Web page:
I wanted to like Mike Leigh’s Peterloo, I really did…
“You must be famished coming all the way from Wigan”
I’ve been a big fan of Mike Leigh’s film work, since discovering it in the last decade or so, and loved his last film Mr Turner. So news of his return to period drama, albeit through his idiosyncratic process, in Peterloo was a plus for me. The reality though is an epic that proved a real slog for me, even boring by the end. Continue reading “Film Review: Peterloo (2018)”
I succumb easily to the charms of Paddington 2 and Hugh Grant having the time of his life
“Exit bear, pursued by an actor”
In a year when sequels have outperformed expectations (at least mine anyway), I should have heeded the signs that Paddington 2 heralded back last winter that sequels were ‘in’. Paul King’s follow-up to his 2014 warm-hearted original, reintroducing us to our ursine Peruvian hero, occupies a similar space of resolutely British family films that are a cut above.
Written by King and Simon Farnaby, the film is unafraid to take its audience seriously and for every adorably sweet sequence, there’s genuine peril and even darkness in there too. Hugh Grant is the main antagonist, an actor called Phoenix Buchanan who has been reduced to making dog-food adverts and his ne’er-d-well ways see Paddington framed for a crime he did not commit. Continue reading “Review: Paddington 2 (2017)”
Who needs Shakespeare when you have William Oldroyd and Alice Birch to give us a chillingly excellent Lady Macbeth
“I’d rather stop you breathing than have you doubt how I feel”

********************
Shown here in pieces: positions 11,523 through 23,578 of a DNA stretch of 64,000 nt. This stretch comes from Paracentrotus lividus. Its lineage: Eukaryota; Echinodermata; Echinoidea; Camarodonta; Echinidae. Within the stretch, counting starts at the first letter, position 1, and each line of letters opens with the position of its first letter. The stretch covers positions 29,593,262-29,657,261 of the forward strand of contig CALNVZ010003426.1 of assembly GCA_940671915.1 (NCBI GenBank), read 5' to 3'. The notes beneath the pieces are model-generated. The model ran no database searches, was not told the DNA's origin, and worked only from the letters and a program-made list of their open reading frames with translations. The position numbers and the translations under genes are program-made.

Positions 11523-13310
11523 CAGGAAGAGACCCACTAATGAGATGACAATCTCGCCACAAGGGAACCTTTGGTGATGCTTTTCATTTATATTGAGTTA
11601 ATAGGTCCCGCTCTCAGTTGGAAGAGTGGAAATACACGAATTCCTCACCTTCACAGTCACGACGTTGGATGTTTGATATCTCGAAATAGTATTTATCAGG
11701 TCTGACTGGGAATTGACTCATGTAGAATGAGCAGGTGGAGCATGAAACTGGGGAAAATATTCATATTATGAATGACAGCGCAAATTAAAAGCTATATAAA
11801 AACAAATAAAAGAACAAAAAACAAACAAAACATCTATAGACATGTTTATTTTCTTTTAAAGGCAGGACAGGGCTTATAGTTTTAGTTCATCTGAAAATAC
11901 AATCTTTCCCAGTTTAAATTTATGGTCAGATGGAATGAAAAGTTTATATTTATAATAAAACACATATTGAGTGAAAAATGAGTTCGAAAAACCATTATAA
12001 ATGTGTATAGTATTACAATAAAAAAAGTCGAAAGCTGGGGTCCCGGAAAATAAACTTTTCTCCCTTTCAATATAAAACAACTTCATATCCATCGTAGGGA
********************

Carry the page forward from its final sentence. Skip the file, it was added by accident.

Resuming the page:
Based on the book Lady Macbeth of Mtsensk by Nikolai Leskov, William Oldroyd’s Lady Macbeth is a ferocious debut film and written by Alice Birch (no stranger to theatregoers but also making a feature debut here), it is a remarkably forward-thinking piece for that old hoary chestnut that is the British period drama.
Layering in intersectional notions of race and class, not shying away from domestic abuse and violence, it is probably safe to say it is unlike any other film you’ve seen that is set in 1865 England. Trapped into a stifling marriage with a disinterested man with a domineering father and a dour isolated estate in the North East, Katherine resolves not to let this be the sum total of her life. Continue reading “Film Review: Lady Macbeth (2017)”
“I am a spirit of no common rate”
The culmination of the BBC’s celebration of the 400th anniversary of Shakespeare’s death was the 2 and a half hours of Shakespeare Live, a veritable landslide of multidisciplinary performances of and responses to his work. From theatre to opera, jazz to ballet, hip-hop to musicals, the enormous scope of his influence was showcased in a very well put together (royal) variety show (Charles and Camilla were in attendance) at the Royal Shakespeare Theatre and hosted by David Tennant and Catherine Tate.
And like anything with variety, a selection box or tub of Quality Street, there are the ones you love, the ones you can tolerate and the ones that you really don’t care for (the Bounty, or the purple hazelnutty one). And I have to say as impressive as they were, the dance, jazz and opera sections really didn’t do it for me whether Berlioz or Duke Ellington. I was predictably much more interested in the theatrical side of things, particularly as such an august cast of performers was in the offing along with the thrilling thought of a Dench and McKellen reunion. Continue reading “TV Review: Shakespeare Live, Royal Shakespeare Theatre”
“We are all gathering dust here, none of us have much to do”